Guiding the Environmental Design Dialogue
In a year of diving deeper into our values at OPX, this month we’re focusing on one of our core values, Protect the Planet. Earth Day occurs every April as a call for continuing the effort to protect our planet in various ways. It’s a reminder of how far we’ve come, and how much further we have to go to ensure we leave our planet better off for the next generation.
The environment. It can be a discussion, especially in Washington DC, that can become politically divided, right down the line. The mention of climate change can send the political parties into a boxing match. As such, and as far as I could go down the path of defending the existence of climate change; I’ll focus my attention on the impact it’s had on the building industry and the workplace.
In March of 2014, Washington DC, along with many other jurisdictions, adopted the 2013 Green Construction Code. This code integrated the International Green Construction Code, as well as a few local additions and modifications. With this adoption, the District is requiring the building industry to step up its game to lessen the impact of building on the environment. This has been a largely welcome regulation, as it underscores the importance of a more environmentally friendly building approach to clients and developers.
When congress passed the first draft of the American with Disabilities Act in 1990, it helped to create a new dialogue on the importance of “everyone has the right to…” The regulations provided us all with insight into the daily lives of those who have physical challenges. Yes, we all deserve to have the ability to open a door, we all deserve the ability to go from one sidewalk to another, we all deserve the ability to use the sink, and so on. The ADA has helped to provide a more level playing field for everyone.
Similarly, environmental building regulations help level the green playing field.
Level the green playing field? Yes! So, we have to lower the lighting energy by 20%. Why? The client asks. Because it’s code. See? This exchange helps to create a dialogue with the design team and the client on the need to lower lighting energy, its impact on the design project, and the environmental reasons for doing so. With these regulations, it creates a conversation with the client on environmental design, which may have been a non-starter otherwise. These codes and regulations help the design team, the client, and other constituents have a discussion on how their project can now contribute to a more environmentally responsible future and create a healthier interior environment. And with this new dialogue, the client may have an expanded view and excitement about further steps to take. And isn’t that we all want? More informed clients and clients who feel better about their space.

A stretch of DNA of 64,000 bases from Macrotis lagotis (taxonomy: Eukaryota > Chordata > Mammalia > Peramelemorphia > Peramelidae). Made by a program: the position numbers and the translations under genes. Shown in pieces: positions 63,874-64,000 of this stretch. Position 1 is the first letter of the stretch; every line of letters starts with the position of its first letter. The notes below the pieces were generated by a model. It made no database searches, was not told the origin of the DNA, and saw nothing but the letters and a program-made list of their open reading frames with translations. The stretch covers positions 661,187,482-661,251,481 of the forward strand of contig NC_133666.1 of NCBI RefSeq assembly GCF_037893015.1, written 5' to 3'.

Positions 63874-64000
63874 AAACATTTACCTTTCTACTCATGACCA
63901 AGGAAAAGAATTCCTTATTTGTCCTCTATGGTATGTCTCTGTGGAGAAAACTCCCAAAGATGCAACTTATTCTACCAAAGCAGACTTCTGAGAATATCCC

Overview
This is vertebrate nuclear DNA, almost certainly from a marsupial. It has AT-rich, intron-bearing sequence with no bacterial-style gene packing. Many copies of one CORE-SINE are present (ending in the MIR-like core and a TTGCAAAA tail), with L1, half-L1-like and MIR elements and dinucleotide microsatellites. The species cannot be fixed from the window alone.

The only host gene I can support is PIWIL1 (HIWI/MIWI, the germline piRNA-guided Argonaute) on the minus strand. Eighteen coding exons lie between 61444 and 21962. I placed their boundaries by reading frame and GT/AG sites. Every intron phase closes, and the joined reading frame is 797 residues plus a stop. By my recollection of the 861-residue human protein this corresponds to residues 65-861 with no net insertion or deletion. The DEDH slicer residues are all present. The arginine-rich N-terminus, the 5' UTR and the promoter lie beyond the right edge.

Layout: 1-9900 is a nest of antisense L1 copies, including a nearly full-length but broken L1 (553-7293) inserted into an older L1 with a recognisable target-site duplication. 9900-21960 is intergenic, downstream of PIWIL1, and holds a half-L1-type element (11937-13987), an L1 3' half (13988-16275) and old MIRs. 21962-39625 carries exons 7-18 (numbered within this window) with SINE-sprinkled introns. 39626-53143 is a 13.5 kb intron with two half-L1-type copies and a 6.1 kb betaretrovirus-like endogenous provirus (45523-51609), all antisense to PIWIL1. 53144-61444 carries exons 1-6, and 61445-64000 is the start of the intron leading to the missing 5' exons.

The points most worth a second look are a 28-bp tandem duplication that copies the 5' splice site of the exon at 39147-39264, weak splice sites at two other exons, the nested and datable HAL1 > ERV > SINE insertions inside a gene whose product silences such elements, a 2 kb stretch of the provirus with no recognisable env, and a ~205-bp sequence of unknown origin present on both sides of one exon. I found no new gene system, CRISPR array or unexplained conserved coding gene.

At OPX, we make good companies work better. We help our clients understand the impact of materials, indoor air quality, energy efficiency, and recycling, to name a few. We encourage the LEED process, as we feel it’s a great way to help manage the process and expectations of an interior renovation that leads to a more environmentally friendly design. Despite some of LEED’s shortcomings, it has transformed the way the building industry has set aspirational goals of being more “green.”
As we continue to explore Protect the Planet at OPX, we hope to continue to have these discussions with our clients, whether formal regulations are in place or not. We want to encourage and excite our clients about greening their space. And isn’t that our jobs as designers? To provide enthusiasm around bettering our clients’ work environment?